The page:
Driven by increasing media coverage and inquiries from employees, a growing number of employers are evaluating whether—and how—to integrate responsible investment approaches into their retirement plans.

The potential benefits of integrating environmental, social, and corporate governance (ESG) approaches into retirement plans are twofold. First, doing so can lead to stronger risk-adjusted returns for retirement plan participants’ and beneficiaries’ assets. Second, participant surveys and evidence show that employees—especially younger ones—tend to save more for retirement when offered investment options that reflect their values. Given the strain that societal aging and longer retirements are putting on pension assets in many advanced markets, strategies that increase retirement savings are critical.

Fiduciaries may wish to examine including responsible investment options within their organization’s retirement plan. However, as their respective committees review and consider recommendations to the board (and shareholders, if necessary or appropriate) on establishing or changing retirement plans, many organizations deal with questions about integrating ESG investment approaches into their retirement plans.

Recent research by Mercer Investment Consulting and the World Business Council for Sustainable Development focuses on three key areas of concerns for many organizations as they consider implementing ESG approaches into retirement plans:

  • Regulations. In most regions of the world, understanding and acceptance of ESG’s significance in long-term investment performance is generally increasing among financial regulators. In the United States, by contrast, recent policy shifts by the Department of Labor have resulted in a notable lack of clarity around whether and how plans governed by the Employee Retirement Income Security Act of 1974 (ERISA) can consider ESG factors in investments, a challenge the US Government Accountability Office (GAO) has acknowledged directly. Until such issues are addressed more definitively, US retirement plan fiduciaries may have a (potentially unwarranted) belief that their responsible retirement initiatives could face added regulatory scrutiny.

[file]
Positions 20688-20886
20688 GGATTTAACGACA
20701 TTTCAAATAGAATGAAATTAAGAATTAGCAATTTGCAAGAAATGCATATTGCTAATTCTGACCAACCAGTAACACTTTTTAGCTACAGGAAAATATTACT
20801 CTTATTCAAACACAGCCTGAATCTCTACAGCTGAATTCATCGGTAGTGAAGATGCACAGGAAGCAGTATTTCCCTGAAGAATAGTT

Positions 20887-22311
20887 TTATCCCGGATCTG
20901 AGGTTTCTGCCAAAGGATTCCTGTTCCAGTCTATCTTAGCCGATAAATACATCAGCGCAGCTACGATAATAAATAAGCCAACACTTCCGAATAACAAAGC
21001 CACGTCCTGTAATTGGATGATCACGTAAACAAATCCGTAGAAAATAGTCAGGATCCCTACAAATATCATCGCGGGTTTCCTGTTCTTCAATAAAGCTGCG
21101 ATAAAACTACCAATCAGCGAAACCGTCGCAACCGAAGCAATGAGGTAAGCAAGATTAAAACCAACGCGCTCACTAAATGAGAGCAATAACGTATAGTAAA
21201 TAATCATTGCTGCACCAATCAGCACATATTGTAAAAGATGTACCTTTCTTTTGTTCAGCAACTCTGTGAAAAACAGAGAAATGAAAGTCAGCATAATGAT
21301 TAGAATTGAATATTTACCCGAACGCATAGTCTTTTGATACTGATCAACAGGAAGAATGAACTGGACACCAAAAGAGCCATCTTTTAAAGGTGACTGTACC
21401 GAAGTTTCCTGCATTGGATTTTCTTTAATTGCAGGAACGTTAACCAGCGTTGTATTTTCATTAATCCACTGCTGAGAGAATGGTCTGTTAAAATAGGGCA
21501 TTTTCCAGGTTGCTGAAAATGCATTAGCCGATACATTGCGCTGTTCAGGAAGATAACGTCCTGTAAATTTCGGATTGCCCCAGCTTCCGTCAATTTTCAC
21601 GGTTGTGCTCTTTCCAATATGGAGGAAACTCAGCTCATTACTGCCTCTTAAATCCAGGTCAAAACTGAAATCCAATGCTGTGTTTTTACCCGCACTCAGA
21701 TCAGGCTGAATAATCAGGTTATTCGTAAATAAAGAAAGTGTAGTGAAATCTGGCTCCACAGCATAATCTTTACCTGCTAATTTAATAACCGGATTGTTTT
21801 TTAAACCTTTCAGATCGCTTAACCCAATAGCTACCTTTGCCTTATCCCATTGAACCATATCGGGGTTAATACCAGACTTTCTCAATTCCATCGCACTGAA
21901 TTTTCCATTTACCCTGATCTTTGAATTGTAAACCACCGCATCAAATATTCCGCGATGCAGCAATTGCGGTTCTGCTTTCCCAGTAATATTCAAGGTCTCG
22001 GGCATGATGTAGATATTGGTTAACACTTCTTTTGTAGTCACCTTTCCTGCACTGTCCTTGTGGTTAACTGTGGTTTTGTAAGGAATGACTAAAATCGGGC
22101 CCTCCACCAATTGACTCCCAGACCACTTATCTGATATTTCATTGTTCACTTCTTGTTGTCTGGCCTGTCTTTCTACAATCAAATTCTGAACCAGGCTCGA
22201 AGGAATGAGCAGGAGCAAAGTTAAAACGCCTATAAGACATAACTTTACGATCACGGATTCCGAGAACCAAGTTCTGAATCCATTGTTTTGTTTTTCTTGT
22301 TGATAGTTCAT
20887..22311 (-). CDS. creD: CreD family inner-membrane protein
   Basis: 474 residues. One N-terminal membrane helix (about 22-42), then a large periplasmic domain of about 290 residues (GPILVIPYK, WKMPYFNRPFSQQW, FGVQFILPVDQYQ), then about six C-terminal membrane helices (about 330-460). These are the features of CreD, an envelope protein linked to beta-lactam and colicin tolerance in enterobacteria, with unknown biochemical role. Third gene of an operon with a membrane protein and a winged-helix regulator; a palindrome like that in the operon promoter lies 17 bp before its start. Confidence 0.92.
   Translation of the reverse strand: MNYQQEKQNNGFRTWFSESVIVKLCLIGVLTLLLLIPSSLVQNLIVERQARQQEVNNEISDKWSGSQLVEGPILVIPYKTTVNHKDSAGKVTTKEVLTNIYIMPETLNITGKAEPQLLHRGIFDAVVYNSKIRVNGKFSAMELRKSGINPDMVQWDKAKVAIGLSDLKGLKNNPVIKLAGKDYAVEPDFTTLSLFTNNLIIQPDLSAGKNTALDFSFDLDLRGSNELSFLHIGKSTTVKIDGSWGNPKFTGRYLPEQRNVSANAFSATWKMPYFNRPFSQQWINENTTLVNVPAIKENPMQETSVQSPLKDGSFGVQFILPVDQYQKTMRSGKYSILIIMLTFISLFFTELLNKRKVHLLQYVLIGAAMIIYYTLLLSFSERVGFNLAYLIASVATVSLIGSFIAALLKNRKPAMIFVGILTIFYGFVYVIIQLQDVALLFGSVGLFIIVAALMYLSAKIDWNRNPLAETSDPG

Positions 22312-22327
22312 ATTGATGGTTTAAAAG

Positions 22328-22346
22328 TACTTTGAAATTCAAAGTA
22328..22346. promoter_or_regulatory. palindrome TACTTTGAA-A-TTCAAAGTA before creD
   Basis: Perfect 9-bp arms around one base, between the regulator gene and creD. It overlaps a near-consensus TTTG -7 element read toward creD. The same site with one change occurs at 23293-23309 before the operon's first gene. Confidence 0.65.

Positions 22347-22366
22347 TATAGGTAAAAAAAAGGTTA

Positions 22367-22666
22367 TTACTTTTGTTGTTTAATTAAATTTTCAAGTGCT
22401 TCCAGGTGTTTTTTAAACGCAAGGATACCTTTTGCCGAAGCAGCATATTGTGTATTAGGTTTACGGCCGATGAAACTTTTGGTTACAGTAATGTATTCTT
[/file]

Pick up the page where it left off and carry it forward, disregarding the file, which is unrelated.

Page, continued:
• Responsible Investment Performance. A common perception among investors is that considering ESG factors in decision-making necessarily involves sacrificing some measure of investment performance in the pursuit of values alignment. However, studies show ESG integration approaches to investing can produce positive or, at worst, neutral outcomes. For example, studies by the US GAO have found a neutral or positive relationship between ESG considerations and financial returns compared to otherwise comparable investments. Another study by the US Department of Labor found incorporating ESG factors into investments typically produced performance comparable to, or better than, investments that did not incorporate ESG.
  • Fiduciary Duty Considerations. A fairly common element of fiduciary duty across major jurisdictions is duty of loyalty, which requires that the retirement plan is run solely in the best interests of beneficiaries and participants in the plan. A secondary, but nonetheless essential, fiduciary duty requirement is the prudent person rule. The Organisation for Economic Cooperation and Development defined the prudent person rule as requiring retirement plan fiduciaries to invest on beneficiaries’ behalves with the care, skill, prudence, and diligence under the circumstances then prevailing that a prudent person acting in a like capacity and familiar with such matters would use in the conduct of an enterprise of a like character and with like aims.

While our staff are not lawyers, it is our belief that responsible retirement approaches are not in conflict with either of these two core fiduciary duties—rather, such approaches can enhance them. For duty of loyalty, given that ESG integration practices are generally employed by investors seeking to broaden the scope of investment analysis to include material ESG risks that may not be evident in financial statements, ESG integration is focused on improving investment outcomes for participants and can therefore be interpreted as acting solely in plan participants’ and beneficiaries’ interests. Similarly, it makes sense that a prudent person would consider as many material data points as possible, and therefore ESG integration (or the consideration of material non-financial data in making investment decisions) aligns with the prudent person rule.

Integrating responsible investment approaches into corporate retirement plans represents an exciting opportunity to align the interests of plan sponsors, participants, and beneficiaries in potentially enhancing plan participant outcomes.


Max Messervy is a senior associate and responsible investment consultant at Mercer Investment Consulting.